Controversies surrounding World of Warcraft’s newest expansion: Mists of Pandaria

In the wake of Activision-Blizzard’s momentous announcement in late 2011 that the next expansion to their record-breaking online roleplaying game “World of Warcraft” was to feature oriental-styled pandas and martial arts; the gaming community and fanbase has been swept up in a controversy of epic proportions.
With falling player numbers and the departure of key members of the development team in mid-2010, the popular online gaming franchise is facing dire portents in the ever- changing video game industry.
“World of Warcraft,” which launched in 2004, has become more than just a game in its lifetime.With more than 8 million players worldwide, the game is seen as more of a lifestyle than a hobby. Such is its popularity that otherwise docile announcements are often met by wildly polarized groups of gamers, each sworn to their own idea of how the game should be. Such it was with the announcement of “Mists of Pandaria,” the fourth expansion to the already aging “World of Warcraft.” Originally leaked in mid-2011 and thought of as an early April Fool’s joke by the playerbase at large, it was formally announced later as the official sequel to 2010’s “World of Warcraft: Cataclysm.”
“Mists,” as it is commonly shortened to, was just the beginning of the outrage from the rapidly hostile playerbase. Nevermind the fact that the martial-artist-Panda-monks of “Mists” uncomfortably resemble a certain Dreamwork’s animated character (here’s a hint: he’s black and white and packs a punch). In fact, nevermind the fact that the expansion recycles content used in previous expansions. While the quality of content is itself degrading in quality according to most of the players and press (probably as a result of the departure of most of the development team for an as yet unannounced next-gen Blizzard MMO codenamed “Titan”), most of the complaints stem from a stagnation of new ideas brought to the aged game. “Mist’s” graphics still look on-par with online roleplayer “Guild Wars” (2009), while subscription numbers continue to fall in time with a decreasing sense of challenge within the game.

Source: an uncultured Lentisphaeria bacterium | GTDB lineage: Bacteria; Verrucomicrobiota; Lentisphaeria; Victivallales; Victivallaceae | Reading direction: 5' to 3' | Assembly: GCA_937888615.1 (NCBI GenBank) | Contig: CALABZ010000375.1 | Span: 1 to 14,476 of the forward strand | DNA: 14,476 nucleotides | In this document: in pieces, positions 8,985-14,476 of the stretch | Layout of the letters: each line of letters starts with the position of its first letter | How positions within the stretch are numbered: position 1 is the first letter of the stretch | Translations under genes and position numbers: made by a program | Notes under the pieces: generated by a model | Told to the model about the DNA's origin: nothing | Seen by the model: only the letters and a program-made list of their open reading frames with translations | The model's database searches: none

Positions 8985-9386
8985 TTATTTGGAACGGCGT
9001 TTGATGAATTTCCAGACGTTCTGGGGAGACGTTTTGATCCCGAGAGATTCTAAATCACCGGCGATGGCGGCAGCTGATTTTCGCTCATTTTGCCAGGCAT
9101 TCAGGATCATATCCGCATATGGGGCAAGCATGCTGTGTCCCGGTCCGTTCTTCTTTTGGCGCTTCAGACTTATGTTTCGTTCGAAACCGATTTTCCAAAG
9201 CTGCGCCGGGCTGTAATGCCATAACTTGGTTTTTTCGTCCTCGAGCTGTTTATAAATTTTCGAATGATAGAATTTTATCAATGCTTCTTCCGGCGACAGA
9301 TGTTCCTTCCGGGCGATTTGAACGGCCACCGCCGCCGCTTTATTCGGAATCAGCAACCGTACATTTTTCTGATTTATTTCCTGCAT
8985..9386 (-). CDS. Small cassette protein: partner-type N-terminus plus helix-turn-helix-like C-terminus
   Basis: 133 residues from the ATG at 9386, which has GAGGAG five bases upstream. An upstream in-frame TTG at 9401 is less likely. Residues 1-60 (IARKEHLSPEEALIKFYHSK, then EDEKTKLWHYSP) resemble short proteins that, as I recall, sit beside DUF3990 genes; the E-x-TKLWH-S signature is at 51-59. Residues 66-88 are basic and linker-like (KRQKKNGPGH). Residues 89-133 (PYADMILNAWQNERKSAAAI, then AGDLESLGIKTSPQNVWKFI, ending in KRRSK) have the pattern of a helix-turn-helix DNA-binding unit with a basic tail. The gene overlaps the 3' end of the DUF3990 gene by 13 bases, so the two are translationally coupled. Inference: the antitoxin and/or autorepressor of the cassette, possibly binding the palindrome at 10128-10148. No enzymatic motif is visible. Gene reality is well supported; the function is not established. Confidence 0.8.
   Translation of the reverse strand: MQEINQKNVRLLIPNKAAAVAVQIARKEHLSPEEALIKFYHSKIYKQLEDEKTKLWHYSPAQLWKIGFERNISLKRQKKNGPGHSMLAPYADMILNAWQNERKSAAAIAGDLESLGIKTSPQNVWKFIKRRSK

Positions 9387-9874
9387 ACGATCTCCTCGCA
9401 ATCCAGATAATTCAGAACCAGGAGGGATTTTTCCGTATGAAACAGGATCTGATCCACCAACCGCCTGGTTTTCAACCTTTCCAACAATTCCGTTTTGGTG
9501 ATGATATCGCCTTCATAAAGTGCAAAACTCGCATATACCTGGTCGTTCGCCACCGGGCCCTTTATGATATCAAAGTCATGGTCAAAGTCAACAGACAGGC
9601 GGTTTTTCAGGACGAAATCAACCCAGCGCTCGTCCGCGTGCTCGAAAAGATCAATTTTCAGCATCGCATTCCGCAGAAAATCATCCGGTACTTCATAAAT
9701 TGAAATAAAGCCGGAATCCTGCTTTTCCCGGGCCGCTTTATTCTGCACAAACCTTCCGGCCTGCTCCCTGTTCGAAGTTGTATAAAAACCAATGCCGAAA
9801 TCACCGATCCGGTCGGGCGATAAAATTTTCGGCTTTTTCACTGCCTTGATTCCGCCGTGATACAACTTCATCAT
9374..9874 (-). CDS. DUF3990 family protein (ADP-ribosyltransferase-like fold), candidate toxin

President and co-founder Mike Morhaime of Blizzard Entertainment, responsible for other gaming hits such as “StarCraft” and “Diablo”, claimed in late-2011 that “World of Warcraft” has reached the point “where players who have played the game and quit now outnumber those who have never played at all.” Desperate for a stop to rapidly falling quarterly earnings, Blizzard recently began a program where players who return to the game receive rewards greater than those obtainable by current players. The playerbase at large has responded to this program with outrage, and the latest quarterly earnings call show that the numbers continue to fall.
For the most part it seems “World of Warcraft” is on the way out. Many games in the past: “Warhammer Online”, “RIFT”, “Star Wars: Knights of the Old Republic Online”, and “Aion” have tried to usurp the MMO throne, but none have succeeded thus far. Still, with the ailing king of online roleplaying games losing popularity and doing little to cure itself of the cancer that enrages it’s fans, the end of an era of “Warcraft” is certainly foreseeable in the near future.

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